China’s Middle East power play and its limitations

The discourse surrounding China’s influence in the Middle East often swings between exaggeration, such as suggesting China’s expanding presence challenges US primacy in the region, and underestimation, an argument that despite its regional clout, Beijing has little power to affect any meaningful change. In between, there lies a complex reality in which Chinese capabilities, while increasingly formidable, are counterbalanced by equally formidable constraints.

China’s regional presence is far from trivial. China is the largest importer, worldwide, of oil, roughly half of which comes from the Middle East. It has also become the largest trading partner for most countries in the region and an important source of investment, infrastructure and advanced technology. According to the State Council of the People’s Republic, China-Middle East trade reached a whopping $507.2 billion in 2022. Today, Beijing has comprehensive strategic partnerships with Iran, Saudi Arabia, Egypt and the UAE, enjoys strategic partnerships with seven other Middle Eastern nations and a “comprehensive innovation” partnership with Israel.

Many assume that such interdependence affords China substantial influence over these countries. This assumption was perhaps best exemplified when US officials asked China to use its growing regional clout to pressure Iran and other Middle Eastern nations to prevent the Israel-Hamas war from engulfing the entire region.

However, the logic underlying this request fundamentally misrepresents the nature of power in global politics today. Indeed, there are glaring asymmetries in the Iran-China relationship. China constitutes over 30 percent of Iran’s total import and export activities, while Iran makes up less than 1% of China’s trade market. Beijing provided a lifeline to Iran in the face of Western embargoes, and China’s oil imports from Iran today continue to break records as Iran ramps up output despite the threat of further US sanctions.

Make no mistake: China is not doing Iran any favors. Throughout 2022, China offloaded around four million barrels of Iranian crude oil into state reserve tanks. These stockpiles mitigate the economic impact of future price hikes and provide an important buffer against disruptions caused by geopolitical shocks. When Iranian-backed Houthi rebels launched drone attacks on Saudi Aramco facilities in September 2019, the price of Brent crude increased roughly 20%, and China found itself paying $97 million more daily for oil.

If China were to exercise its influence over Iran by threatening to cut trade and investment, there is simply no guarantee that Iran would comply with Beijing’s demands. Iran’s tolerance of Western sanctions in the face of their devastating economic impact serves as a cautionary tale. What’s more, Teheran has cultivated strategies to assert itself despite its weaker position: advancing its nuclear program, leveraging its regional influence, and using asymmetrical warfare tactics – all of which serve to offset external pressures.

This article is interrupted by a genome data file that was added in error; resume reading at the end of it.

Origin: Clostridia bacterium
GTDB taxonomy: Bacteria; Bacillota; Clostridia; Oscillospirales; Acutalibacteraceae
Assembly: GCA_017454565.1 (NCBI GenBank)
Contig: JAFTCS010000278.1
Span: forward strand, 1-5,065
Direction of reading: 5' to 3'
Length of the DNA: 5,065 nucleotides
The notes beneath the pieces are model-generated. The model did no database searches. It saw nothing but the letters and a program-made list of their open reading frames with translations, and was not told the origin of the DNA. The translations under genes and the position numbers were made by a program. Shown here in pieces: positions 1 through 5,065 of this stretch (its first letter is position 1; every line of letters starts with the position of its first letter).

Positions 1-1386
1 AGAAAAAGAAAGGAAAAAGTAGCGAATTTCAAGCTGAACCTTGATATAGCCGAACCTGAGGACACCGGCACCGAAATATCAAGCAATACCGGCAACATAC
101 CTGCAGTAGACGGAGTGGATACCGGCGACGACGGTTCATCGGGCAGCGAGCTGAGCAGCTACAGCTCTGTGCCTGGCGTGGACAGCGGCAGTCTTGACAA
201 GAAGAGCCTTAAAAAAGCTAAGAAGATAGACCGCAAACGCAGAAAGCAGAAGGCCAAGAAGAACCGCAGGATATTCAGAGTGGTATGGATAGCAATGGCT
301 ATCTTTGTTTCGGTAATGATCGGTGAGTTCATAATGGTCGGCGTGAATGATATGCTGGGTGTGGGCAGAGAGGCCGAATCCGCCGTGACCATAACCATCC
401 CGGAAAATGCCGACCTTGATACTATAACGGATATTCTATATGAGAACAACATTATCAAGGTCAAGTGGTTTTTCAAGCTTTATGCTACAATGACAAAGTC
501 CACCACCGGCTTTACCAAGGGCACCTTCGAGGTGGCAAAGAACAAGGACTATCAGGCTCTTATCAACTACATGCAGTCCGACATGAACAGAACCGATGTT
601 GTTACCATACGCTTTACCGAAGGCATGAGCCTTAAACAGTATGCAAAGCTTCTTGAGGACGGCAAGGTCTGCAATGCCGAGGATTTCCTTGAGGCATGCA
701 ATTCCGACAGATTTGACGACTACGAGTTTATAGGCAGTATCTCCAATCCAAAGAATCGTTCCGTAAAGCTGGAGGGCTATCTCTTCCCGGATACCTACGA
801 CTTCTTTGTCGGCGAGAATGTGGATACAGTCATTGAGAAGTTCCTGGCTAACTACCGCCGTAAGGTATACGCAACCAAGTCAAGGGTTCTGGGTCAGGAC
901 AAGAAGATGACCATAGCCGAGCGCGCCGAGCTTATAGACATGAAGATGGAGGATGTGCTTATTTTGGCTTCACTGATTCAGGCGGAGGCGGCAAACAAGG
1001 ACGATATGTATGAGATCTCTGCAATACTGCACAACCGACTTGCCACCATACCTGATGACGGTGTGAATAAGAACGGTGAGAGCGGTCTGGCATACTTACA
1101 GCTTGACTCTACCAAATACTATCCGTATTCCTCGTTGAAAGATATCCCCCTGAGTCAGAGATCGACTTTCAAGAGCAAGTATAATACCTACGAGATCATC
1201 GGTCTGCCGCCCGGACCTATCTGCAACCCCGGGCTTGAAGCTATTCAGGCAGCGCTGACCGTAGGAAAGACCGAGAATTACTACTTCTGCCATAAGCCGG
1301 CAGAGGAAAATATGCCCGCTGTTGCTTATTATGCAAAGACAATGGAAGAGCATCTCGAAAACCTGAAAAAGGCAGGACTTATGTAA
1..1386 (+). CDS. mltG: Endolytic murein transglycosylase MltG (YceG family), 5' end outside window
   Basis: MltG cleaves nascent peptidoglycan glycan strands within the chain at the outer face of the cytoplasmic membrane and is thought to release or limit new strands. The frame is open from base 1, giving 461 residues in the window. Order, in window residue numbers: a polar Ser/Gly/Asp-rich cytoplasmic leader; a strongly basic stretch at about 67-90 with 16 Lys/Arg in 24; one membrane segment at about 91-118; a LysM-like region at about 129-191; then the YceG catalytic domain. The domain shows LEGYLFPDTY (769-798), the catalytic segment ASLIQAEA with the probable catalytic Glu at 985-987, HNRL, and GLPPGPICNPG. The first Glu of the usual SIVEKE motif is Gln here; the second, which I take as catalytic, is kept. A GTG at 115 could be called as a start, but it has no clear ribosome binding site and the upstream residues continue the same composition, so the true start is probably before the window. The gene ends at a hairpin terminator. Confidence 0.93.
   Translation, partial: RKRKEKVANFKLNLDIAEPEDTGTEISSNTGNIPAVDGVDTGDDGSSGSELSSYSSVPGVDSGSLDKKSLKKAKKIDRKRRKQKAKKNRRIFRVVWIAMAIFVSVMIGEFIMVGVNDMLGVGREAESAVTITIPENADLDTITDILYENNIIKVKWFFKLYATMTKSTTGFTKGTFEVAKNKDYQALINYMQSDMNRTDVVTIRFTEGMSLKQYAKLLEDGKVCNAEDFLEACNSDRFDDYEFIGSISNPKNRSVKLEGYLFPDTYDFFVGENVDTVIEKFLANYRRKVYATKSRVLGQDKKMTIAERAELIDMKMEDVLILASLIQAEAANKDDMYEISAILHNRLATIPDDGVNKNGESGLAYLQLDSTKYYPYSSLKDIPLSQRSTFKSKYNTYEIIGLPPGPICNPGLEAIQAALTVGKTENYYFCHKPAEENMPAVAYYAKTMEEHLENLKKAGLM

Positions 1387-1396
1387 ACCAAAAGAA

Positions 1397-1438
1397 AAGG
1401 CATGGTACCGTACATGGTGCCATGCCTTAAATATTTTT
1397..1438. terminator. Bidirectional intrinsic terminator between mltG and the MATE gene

Even in the face of recent Houthi rebel attacks on naval shipments in the Middle East, China’s nascent regional military presence, which includes just 200 marines and a modest naval deployment in the Gulf of Aden, is insufficient to protect Beijing’s ME interests. If it were, Chinese container carrier OOCL might have been more reluctant to suspend all shipments to and from Israeli seaports amid the Israel-Hamas war.

Amid rising tensions with the West, China is depending more on the Middle East.

Foreign investment in China has dried up, making Gulf Cooperation Council states with their massive sovereign wealth funds (currently valued at $4 trillion) an increasingly attractive source of finance capital. According to media reports, Chinese startups are flocking to Saudi Arabia in a “Middle East gold rush.” When it comes to trade, A November 2023 Asia Times report revealed that “China now exports more to the Muslim world ($42 billion a month) than to the United States ($38 billion a month).”

Moreover, Middle Eastern countries have become essential to China’s efforts to rally the Global South as a counterweight to the American alliance network. All these realities factor into Beijing’s calculations when assessing the feasibility of pulling any levers. Strategists in Zhongnanhai understand that doing so is not without unintended consequences.

China will continue to speak loudly while engaging the Middle East cautiously.

Beijing will embrace low-risk opportunities to indulge in rhetoric and behavior that degrades the US position and improves China’s. However, it will refrain from imposing its will in ways that risk souring relations with local actors – perhaps with the exception of America’s closest ally, Israel – or embroiling China in the region’s complex conflicts. This is especially true regarding matters that don’t threaten core national security issues.

Originally published in The Times of Israel here